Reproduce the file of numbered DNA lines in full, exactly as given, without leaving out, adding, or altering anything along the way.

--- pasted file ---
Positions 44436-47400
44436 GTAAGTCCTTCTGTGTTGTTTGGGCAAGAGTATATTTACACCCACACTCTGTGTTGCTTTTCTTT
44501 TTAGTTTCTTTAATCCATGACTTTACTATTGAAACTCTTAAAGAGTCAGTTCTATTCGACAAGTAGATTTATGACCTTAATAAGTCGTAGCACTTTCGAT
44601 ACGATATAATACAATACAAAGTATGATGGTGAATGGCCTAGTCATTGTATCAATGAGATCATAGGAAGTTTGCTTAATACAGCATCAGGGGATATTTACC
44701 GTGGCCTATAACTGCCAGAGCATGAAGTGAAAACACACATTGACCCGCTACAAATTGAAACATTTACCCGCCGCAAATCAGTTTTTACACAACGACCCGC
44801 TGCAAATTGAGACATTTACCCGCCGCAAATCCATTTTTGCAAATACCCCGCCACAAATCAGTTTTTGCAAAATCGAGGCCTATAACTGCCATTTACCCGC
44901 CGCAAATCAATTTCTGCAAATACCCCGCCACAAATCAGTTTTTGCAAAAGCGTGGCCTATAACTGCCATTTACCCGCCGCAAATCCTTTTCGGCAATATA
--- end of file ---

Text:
Positions 44436-47400
44436 GTAAGTCCTTCTGTGTTGTTTGGGCAAGAGTATATTTACACCCACACTCTGTGTTGCTTTTCTTT
44501 TTAGTTTCTTTAATCCATGACTTTACTATTGAAACTCTTAAAGAGTCAGTTCTATTCGACAAGTAGATTTATGACCTTAATAAGTCGTAGCACTTTCGAT
44601 ACGATATAATACAATACAAAGTATGATGGTGAATGGCCTAGTCATTGTATCAATGAGATCATAGGAAGTTTGCTTAATACAGCATCAGGGGATATTTACC
44701 GTGGCCTATAACTGCCAGAGCATGAAGTGAAAACACACATTGACCCGCTACAAATTGAAACATTTACCCGCCGCAAATCAGTTTTTACACAACGACCCGC
44801 TGCAAATTGAGACATTTACCCGCCGCAAATCCATTTTTGCAAATACCCCGCCACAAATCAGTTTTTGCAAAATCGAGGCCTATAACTGCCATTTACCCGC
44901 CGCAAATCAATTTCTGCAAATACCCCGCCACAAATCAGTTTTTGCAAAAGCGTGGCCTATAACTGCCATTTACCCGCCGCAAATCCTTTTCGGCAATATA